This month marks the 40th anniversary of one of Taiwan's earliest and largest pro-democracy protests � the Chungli Incident -- which took place in what is now known as the Chungli District of Taoyuan City.
The incident occurred on November 19, 1977, as local residents went to the polls to elect the county magistrate of what was then called Taoyuan County. It was the largest election since Taiwan's then-authoritarian government began implementing local elections. But after word got out about a possible election fraud on the part of the ruling Kuomintang, some 10,000 people took to the streets, turning over military vehicles and burning down the local police station.
One of the top figures of the incident was Hsu Hsin-liang, an opposition figure who would eventually be elected Taoyuan County Magistrate and later Democratic Progressive Party (DPP) chairperson. His election marked the first transfer of party rule in Taoyuan and is considered a watershed moment in the nation's democracy movement.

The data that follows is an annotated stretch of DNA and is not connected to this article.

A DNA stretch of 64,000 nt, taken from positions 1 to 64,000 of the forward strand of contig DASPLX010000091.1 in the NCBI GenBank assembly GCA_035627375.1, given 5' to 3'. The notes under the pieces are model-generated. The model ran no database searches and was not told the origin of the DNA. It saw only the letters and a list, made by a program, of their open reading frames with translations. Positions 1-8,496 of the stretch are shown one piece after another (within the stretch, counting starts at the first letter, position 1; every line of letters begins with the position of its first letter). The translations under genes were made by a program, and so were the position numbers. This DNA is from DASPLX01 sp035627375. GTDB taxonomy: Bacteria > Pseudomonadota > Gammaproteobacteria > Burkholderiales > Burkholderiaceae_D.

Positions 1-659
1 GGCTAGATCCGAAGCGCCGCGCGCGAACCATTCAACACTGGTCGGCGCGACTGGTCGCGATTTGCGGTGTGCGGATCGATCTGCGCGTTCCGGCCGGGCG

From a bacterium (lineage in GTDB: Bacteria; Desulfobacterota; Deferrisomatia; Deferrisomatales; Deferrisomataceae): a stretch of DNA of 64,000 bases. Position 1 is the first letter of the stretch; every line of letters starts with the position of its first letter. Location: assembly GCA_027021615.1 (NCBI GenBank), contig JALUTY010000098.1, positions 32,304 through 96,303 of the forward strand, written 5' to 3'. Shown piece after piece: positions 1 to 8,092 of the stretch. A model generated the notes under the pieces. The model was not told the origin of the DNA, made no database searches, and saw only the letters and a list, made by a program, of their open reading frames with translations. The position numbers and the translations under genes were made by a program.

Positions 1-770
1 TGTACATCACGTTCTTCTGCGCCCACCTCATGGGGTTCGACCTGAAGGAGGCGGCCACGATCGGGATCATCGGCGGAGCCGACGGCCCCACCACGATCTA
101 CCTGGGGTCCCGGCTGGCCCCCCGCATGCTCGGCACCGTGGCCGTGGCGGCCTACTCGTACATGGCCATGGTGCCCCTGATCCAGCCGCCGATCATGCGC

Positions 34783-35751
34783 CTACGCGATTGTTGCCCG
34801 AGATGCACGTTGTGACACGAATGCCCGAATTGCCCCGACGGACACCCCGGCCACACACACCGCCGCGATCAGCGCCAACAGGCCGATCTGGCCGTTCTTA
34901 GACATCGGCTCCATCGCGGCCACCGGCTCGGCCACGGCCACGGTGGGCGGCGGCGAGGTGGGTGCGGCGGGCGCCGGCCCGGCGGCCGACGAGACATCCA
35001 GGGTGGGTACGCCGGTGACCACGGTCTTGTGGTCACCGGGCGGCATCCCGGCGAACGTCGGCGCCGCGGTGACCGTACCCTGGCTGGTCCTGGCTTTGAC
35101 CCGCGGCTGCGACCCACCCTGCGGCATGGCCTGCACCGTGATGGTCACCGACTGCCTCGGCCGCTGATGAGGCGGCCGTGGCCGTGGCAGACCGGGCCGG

Hsu spoke on Sunday in Chungli at the opening of a forum and exhibition marking the incident. The event was attended by the current Taoyuan Mayor Cheng Wen-tsan and other top officials.
Hsu said that 40 years after the incident, Taiwan is one of the most free and democratic countries and that his push for universal human values had become a life-long pursuit. He said that while it is a democratic nation, there is still more work to be done.